I picked up my copy of this interesting new game from GMT just before Christmas, as soon as Fine Games got a copy. It’s official now … GMT Games can go bust now if they like. Not that I wouldn’t prefer to keep them around and lose the deadweight like Decision and Avalanche, but I now have everything I want from GMT game-wise and very litle in their current pipeline is moving me much … the Typhoon reprint, maybe, or Roads to Leningrad … but overall, I’m good now (although if Berg’s Ancient World series keeps going, I’d quite like to see that, even though I still haven’t played Rise of the Roman Republic).
Anyway, Europe Engulfed is the first block game that I’m aware of from someone other than Columbia. It certainly borrows heavily from many of their games, but that’s OK I think since EE is a big game and Columbia is now quite reasonably out of the big game business. Still, EE seems quite playable for a big game, with rules I can read through once and comprehend even at 20 pages, unlike so many GMT games. I’m looking forward to giving it a spin. In general, WWII strategic games have a lot of issues, so it will be interesting to see if EE manages to get past these. I am especially drawn to EE’s “Special Action” chits, which allow you to take a range of bonus actions, from additional combat phases to more flexible reinforcements, extra supply, retreat before combat, counterattack, etc. The disposal of these chits seems like it will make for some very tough decisions and should be interesting. I like wargames that are biased towards momentous, big decisions instead of endless little fiddly decisions, and the Special Action chits I think but EE firmly towards the former category.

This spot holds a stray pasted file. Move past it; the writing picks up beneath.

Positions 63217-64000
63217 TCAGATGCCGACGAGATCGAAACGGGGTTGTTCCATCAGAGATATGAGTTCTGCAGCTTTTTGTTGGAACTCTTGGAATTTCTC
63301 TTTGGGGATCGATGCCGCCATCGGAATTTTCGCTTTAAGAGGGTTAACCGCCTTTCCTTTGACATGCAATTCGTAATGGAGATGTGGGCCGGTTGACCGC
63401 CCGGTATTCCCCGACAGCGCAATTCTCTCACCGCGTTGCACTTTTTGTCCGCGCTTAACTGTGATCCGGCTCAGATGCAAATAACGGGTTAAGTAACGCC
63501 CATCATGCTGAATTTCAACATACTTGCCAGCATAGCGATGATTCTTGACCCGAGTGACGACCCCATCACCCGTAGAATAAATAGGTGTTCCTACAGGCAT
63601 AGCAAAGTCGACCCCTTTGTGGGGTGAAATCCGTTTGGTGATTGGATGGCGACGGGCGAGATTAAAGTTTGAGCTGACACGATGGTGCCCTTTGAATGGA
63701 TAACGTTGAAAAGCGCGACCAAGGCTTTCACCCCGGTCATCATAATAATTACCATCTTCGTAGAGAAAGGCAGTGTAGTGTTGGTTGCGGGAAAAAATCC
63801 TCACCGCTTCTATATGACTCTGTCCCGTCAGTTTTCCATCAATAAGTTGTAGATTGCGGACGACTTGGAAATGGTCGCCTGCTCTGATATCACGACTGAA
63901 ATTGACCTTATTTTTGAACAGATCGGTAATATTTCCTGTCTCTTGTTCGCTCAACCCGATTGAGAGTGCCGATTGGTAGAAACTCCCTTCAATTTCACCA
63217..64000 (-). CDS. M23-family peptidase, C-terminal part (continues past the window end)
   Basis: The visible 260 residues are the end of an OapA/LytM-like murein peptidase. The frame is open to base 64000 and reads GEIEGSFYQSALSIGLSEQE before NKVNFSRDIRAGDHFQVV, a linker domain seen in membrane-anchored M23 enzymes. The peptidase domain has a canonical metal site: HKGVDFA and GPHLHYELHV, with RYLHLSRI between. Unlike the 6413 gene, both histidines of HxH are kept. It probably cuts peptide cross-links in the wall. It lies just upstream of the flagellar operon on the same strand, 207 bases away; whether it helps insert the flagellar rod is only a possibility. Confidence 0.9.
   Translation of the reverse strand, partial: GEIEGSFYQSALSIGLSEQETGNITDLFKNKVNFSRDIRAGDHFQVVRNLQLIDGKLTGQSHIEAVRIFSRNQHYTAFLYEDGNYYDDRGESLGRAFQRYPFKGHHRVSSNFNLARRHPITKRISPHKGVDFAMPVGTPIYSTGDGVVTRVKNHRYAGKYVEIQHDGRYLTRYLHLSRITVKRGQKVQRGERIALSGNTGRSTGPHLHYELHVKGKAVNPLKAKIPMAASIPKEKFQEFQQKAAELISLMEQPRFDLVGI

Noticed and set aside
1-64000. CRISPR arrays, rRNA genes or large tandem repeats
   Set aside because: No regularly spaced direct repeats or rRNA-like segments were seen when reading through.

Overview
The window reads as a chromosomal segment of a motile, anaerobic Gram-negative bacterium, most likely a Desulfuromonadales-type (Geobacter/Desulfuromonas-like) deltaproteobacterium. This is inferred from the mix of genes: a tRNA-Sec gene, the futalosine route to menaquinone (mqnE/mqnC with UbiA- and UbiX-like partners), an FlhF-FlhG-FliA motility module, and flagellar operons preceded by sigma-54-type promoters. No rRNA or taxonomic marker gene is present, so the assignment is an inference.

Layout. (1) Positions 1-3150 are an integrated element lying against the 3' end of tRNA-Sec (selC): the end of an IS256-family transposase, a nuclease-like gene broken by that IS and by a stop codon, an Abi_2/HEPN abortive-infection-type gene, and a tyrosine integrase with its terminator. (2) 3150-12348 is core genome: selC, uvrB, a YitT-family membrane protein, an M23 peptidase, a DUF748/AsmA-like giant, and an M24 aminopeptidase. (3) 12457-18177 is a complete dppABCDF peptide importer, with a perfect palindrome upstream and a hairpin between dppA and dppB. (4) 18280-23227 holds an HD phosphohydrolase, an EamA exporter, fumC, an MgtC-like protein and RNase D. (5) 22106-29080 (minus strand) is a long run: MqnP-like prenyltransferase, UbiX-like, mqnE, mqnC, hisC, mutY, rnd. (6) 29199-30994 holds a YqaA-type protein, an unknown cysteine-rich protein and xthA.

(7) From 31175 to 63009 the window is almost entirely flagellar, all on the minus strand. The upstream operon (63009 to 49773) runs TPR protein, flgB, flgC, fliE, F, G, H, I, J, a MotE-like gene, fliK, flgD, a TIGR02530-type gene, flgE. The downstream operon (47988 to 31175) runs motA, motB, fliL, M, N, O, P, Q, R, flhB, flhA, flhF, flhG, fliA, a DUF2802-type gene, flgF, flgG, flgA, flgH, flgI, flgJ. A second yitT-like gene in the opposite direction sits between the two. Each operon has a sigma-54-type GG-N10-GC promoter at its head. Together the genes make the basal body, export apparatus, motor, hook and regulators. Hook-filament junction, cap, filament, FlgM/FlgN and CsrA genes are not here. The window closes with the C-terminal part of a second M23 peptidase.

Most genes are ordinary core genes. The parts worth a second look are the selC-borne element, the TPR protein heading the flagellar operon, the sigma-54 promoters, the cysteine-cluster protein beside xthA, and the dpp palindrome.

One comment in the rulebook really caught me off-guard, though: in talking about the victory conditions, the designer makes the offhand comment that in usual play, the Germans will survive past June ’45 between comparable opponents because historically “the Axis powers made bigger mistakes than the Allies did.” This really floored me … I mean, if the incompetent defenses of France and USSR don’t count as greater mistakes than anything the Axis ever made? Given the corruption and inefficiency inherent in the single-person state, it’s hard to imagine the Axis doing much better than they did. In order for most WWII strategic games to work, they usually need to force the Allies into making their historical mistakes (by mandating an unworkable setup for the Soviets, for example) while allowing the Axis to undo theirs. Anyway, this hardly detracts from the game I should say, but was interesting to me nonetheless.